Sunday, August 5, 2012
The published version of the paper is available, for those with SpringerLink access, here. The main substantive change from Draft Five is that I now view the appropriate regulatory regime for the relatively "hard" drugs to involve a "double default". The first default setting is that adults are not allowed to purchase these drugs. This default can be overridden, however, by the acquisition of a buyer's license. (Past drug-related misbehavior would imply that this override would not be available for all adults.) Buyer (and seller) licensing has been part of my preferred scheme throughout the drafts. What is new to the published version is the terms under which a licensed individual can receive her drug of choice. This is where the second default comes in. The terms (waiting periods, prices, quantity limits) of access would themselves have default settings, not just legal limits. Those defaults would be set rather conservatively, in an effort to lower the likelihood that an occasional user would end up as a compulsive user. Licensed buyers could override the default terms (within the legal limits), though at some cost when the overrides are in the direction of more liberal access. The idea is that the first default (licensing) is aimed at controlling overall prevalence, while the second default (terms of access) is aimed at intemperate consumption.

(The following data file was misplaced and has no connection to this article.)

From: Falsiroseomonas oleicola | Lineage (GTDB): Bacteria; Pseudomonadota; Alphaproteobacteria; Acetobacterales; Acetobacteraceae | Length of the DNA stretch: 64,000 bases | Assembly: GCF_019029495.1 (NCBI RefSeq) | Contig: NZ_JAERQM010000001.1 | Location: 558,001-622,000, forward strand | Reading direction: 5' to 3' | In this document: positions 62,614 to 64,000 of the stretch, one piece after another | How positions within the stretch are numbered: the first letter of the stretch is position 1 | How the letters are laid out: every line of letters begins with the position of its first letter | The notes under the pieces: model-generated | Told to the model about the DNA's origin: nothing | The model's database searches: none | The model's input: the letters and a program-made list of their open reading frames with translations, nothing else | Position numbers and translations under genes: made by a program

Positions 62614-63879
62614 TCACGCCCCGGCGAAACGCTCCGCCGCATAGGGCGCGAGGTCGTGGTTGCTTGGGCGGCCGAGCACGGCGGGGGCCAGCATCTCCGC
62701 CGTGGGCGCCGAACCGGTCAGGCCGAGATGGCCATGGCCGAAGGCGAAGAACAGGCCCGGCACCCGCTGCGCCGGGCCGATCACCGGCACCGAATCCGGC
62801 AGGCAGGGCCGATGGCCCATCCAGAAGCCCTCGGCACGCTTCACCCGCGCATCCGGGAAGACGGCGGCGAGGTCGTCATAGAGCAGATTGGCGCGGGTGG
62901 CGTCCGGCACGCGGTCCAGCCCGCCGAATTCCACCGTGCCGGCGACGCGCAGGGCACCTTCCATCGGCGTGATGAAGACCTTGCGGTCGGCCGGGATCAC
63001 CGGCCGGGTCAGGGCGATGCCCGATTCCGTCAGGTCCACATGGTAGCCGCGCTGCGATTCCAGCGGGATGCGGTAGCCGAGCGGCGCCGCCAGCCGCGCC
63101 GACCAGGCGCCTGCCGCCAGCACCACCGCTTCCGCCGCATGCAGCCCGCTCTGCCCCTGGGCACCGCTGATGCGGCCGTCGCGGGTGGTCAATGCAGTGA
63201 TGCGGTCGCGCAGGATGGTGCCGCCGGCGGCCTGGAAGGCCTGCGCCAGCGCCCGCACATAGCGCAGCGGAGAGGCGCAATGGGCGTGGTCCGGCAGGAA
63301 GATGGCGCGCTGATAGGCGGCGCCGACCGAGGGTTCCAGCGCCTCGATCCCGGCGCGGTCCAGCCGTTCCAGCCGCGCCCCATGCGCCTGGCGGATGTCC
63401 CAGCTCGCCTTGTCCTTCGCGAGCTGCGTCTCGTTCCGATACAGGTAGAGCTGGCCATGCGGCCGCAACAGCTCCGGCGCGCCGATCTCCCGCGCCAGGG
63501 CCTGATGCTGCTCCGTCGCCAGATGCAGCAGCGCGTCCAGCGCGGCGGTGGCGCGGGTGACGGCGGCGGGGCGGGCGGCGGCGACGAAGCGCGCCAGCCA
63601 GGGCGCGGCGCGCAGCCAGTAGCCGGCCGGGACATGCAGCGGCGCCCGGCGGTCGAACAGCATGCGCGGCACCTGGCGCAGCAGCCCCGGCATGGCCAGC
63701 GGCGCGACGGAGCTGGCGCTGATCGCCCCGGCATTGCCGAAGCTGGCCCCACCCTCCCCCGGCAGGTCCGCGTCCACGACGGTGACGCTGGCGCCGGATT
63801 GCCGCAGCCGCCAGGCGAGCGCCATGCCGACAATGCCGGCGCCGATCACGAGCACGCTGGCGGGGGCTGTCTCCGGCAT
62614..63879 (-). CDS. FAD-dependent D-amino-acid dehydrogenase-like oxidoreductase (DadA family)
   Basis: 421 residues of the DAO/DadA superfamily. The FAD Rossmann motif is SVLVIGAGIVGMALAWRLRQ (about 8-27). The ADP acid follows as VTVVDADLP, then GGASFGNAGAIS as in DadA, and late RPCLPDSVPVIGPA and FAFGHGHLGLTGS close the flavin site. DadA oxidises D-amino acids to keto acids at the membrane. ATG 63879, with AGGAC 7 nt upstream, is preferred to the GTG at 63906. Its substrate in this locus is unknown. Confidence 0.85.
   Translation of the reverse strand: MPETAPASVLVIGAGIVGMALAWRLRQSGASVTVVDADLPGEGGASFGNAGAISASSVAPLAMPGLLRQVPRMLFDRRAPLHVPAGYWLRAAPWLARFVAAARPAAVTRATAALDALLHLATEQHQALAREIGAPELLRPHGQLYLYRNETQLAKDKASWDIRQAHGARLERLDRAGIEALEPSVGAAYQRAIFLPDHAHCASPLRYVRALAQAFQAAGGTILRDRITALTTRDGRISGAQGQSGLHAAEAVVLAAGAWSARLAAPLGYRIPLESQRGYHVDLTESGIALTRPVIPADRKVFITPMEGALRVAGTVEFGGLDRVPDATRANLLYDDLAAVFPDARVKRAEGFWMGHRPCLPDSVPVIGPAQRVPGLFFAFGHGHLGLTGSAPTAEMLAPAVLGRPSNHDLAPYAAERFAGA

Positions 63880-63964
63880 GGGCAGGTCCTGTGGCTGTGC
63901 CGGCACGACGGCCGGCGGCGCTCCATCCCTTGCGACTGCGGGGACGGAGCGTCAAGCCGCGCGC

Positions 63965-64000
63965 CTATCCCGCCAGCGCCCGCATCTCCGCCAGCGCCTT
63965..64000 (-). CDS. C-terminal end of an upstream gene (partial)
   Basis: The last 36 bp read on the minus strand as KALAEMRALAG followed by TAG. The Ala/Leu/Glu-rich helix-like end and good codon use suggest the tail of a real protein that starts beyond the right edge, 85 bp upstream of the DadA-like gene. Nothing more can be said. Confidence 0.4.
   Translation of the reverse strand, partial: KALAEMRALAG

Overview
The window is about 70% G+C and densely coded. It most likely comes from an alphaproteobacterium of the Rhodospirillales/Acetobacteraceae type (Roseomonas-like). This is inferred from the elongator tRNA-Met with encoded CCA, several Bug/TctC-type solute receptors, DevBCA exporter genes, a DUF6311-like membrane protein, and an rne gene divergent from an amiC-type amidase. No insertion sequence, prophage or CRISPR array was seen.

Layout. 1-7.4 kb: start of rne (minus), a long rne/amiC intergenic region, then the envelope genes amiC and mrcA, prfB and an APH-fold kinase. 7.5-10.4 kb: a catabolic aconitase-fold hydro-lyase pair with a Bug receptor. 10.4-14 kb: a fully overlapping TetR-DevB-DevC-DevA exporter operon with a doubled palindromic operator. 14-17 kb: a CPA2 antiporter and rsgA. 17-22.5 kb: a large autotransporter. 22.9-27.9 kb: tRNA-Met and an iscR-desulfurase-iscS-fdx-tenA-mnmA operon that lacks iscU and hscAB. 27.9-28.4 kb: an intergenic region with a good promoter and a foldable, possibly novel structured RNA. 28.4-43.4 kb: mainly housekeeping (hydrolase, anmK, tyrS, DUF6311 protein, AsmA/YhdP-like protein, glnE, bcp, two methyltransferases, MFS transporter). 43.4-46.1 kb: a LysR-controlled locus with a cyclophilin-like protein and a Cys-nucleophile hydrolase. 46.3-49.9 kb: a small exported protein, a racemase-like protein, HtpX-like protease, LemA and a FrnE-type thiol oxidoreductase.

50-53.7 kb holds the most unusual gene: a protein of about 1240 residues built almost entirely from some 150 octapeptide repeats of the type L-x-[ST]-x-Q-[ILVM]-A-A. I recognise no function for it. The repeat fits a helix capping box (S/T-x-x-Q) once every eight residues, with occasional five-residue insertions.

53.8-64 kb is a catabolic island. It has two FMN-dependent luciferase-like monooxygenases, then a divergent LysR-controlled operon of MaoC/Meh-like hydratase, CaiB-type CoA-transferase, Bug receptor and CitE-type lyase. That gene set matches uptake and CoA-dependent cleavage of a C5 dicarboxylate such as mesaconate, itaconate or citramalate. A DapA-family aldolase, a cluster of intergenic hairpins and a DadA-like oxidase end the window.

Posted by Jim Leitzel at 12:31 PM